Select two travel destinations, GetGoing gives you one

Bambi Francisco Roizen · March 5, 2013 · Short URL:

YC-backed discount travel site opens up for the public this Wednesday

I love the Web for all the variety of business models that have emerged. One that's pretty innovative and game-like-exciting-and-frightening at the same time, is GetGoing, which is a travel website that offers discounted airfares to vacation travelers, with a catch.

To get a travel deal, which can be anywhere from 20% to 40% off the published airfare prices online, you have to choose two destinations you're willing to pay for at that moment. Upon selecting them, GetGoing decides which one you get to go on and reveals the airline. That's the game-like feature which is both exciting and frightening because you don't know what you're really getting until you buy it!

The startup, which has been around for 18 months and has already raised an undisclosed (though hefty) sum from Lightbank and Yuri Milner, ever since graduating from Y Combinator last summer. YC companies are offered the option to take money from Milner, but in this particular case, Milner came in with additional investment, said Alek Vernitsky, founder and CEO of GetGoing, in an interview.

GetGoing has been in private beta since inception. On Wednesday, however, it plans on opening up the site to everyone.

Here's how it works. A consumer can select based on region or custom lists, such as Beaches & Sun. At the moment, GetGoing has travel deals at hundreds of airports across 50 countries, and with a number of airlines, though it wouldn't disclose which airlines it's working with. And, as a consumer, you can't select the airline either. Since the airlines are giving GetGoing discounted rates, they don't want those rates to be published publicly. They only want to offer those rates if they can be assured the traveler is a vacation traveler. You only know which airline you're flying once you book and pay for the flight.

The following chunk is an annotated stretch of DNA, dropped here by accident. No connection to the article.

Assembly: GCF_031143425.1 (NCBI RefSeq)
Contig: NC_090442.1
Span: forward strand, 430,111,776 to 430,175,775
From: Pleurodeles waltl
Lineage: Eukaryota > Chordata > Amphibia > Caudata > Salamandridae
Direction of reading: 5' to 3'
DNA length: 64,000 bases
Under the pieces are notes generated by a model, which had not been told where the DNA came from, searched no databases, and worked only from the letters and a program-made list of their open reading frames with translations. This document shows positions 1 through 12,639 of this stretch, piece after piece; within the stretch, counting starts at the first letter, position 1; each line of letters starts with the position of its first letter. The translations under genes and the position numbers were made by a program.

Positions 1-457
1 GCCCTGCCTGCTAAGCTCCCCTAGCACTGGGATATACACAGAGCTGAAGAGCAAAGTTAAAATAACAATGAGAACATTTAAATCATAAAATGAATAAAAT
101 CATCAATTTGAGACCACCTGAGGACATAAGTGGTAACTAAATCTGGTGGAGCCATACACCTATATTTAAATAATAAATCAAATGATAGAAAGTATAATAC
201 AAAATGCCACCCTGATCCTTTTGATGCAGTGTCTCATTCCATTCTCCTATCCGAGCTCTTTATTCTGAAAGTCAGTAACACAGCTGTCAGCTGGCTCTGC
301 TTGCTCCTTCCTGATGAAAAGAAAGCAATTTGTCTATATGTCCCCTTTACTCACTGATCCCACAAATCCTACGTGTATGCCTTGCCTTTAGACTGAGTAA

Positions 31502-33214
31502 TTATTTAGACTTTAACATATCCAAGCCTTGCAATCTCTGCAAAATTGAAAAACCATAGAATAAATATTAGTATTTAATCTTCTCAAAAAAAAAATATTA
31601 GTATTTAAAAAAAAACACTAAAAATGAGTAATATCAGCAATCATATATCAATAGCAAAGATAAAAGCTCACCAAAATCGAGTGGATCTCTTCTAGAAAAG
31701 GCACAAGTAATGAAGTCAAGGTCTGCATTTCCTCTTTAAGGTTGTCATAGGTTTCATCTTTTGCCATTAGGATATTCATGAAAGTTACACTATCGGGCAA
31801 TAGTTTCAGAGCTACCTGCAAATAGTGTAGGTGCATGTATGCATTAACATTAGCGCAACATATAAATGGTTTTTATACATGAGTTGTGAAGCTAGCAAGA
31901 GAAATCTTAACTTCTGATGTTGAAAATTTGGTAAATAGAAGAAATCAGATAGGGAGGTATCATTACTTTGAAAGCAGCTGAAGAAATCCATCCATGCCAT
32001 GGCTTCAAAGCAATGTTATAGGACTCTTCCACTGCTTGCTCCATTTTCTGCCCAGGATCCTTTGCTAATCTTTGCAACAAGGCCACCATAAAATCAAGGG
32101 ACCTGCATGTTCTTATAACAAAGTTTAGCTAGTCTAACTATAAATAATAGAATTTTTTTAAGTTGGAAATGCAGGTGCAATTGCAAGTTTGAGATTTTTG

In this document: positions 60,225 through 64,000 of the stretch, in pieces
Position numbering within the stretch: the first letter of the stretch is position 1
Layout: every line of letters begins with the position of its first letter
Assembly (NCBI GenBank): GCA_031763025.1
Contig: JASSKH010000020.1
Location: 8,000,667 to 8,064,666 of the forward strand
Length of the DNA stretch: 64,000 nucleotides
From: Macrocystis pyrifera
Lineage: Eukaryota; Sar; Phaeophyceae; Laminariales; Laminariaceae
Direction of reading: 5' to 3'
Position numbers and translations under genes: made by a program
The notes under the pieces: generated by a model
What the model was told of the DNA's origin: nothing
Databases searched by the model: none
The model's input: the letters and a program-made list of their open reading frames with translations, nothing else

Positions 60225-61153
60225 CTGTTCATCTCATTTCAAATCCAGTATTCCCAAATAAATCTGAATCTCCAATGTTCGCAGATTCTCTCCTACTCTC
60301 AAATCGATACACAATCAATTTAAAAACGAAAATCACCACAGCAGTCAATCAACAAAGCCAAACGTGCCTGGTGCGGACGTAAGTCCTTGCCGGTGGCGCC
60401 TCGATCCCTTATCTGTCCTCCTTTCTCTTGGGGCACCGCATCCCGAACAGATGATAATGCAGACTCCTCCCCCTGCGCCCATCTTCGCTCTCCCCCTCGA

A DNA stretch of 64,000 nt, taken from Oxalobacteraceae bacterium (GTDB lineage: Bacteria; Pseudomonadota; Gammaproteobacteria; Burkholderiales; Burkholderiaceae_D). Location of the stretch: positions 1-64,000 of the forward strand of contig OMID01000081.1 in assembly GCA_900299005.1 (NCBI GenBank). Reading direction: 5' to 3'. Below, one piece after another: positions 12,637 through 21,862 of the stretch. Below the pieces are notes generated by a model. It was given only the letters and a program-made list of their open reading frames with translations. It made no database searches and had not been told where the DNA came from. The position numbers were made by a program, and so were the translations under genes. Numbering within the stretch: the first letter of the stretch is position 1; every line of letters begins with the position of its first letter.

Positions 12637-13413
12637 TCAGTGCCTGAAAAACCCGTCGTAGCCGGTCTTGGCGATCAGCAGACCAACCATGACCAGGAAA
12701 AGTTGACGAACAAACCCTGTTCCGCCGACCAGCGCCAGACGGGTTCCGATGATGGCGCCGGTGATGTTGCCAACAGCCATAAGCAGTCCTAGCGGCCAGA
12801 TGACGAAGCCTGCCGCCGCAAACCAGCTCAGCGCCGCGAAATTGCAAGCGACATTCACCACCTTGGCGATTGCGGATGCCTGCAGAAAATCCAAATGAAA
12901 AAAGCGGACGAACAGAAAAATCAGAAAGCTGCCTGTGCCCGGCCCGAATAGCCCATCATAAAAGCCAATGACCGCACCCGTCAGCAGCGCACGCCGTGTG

That's what makes GetGoing's model clever. By forcing its customers to choose between two destinations, they're essentially weeding out the business traveler, which has relatively little flexibility when choosing flights. In fact, a person can't choose a flight to San Francisco and Oakland to get the best fare. The airports have to be 50 miles apart. 

 After selecting your choice, GetGoing gives you a list of possibilities, with the retailed price and the savings you'd get if you purchase on GetGoing.

And, you can also see which of your Facebook friends have been to these places. This information is based on their check-in updates and the geo-locations of their photos on Facebook. It's a nice-to-have feature for users, but importantly, it's a great marketing tool for GetGoing.

GetGoing also shows you similar flights from Orbitz and other travel websites so you can compare the flights for yourself.  

Once you select two destinations, then GetGoing puts both places side-by-side you can compare.

This is the moment of truth. You have to be totally fine choosing between, in the above case, Puerto Rico or Maui - two very different destinations.